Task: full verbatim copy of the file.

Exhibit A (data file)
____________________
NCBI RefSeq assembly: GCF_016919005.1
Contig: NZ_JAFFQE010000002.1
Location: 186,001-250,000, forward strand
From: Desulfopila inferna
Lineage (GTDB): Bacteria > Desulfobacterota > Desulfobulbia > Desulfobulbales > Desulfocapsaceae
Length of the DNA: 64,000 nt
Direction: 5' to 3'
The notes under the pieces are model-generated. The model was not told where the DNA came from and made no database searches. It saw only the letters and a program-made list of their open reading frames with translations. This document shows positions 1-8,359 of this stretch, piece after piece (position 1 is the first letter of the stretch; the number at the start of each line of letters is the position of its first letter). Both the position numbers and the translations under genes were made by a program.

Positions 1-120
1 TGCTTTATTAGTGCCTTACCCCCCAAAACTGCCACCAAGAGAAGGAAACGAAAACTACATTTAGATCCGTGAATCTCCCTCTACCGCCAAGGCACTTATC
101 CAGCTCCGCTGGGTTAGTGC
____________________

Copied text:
NCBI RefSeq assembly: GCF_016919005.1
Contig: NZ_JAFFQE010000002.1
Location: 186,001-250,000, forward strand
From: Desulfopila inferna
Lineage (GTDB): Bacteria > Desulfobacterota > Desulfobulbia > Desulfobulbales > Desulfocapsaceae
Length of the DNA: 64,000 nt
Direction: 5' to 3'
The notes under the pieces are model-generated. The model was not told where the DNA came from and made no database searches. It saw only the letters and a program-made list of their open reading frames with translations. This document shows positions 1-8,359 of this stretch, piece after piece (position 1 is the first letter of the stretch; the number at the start of each line of letters is the position of its first letter). Both the position numbers and the translations under genes were made by a program.

Positions 1-120
1 TGCTTTATTAGTGCCTTACCCCCCAAAACTGCCACCAAGAGAAGGAAACGAAAACTACATTTAGATCCGTGAATCTCCCTCTACCGCCAAGGCACTTATC
101 CAGCTCCGCTGGGTTAGTGC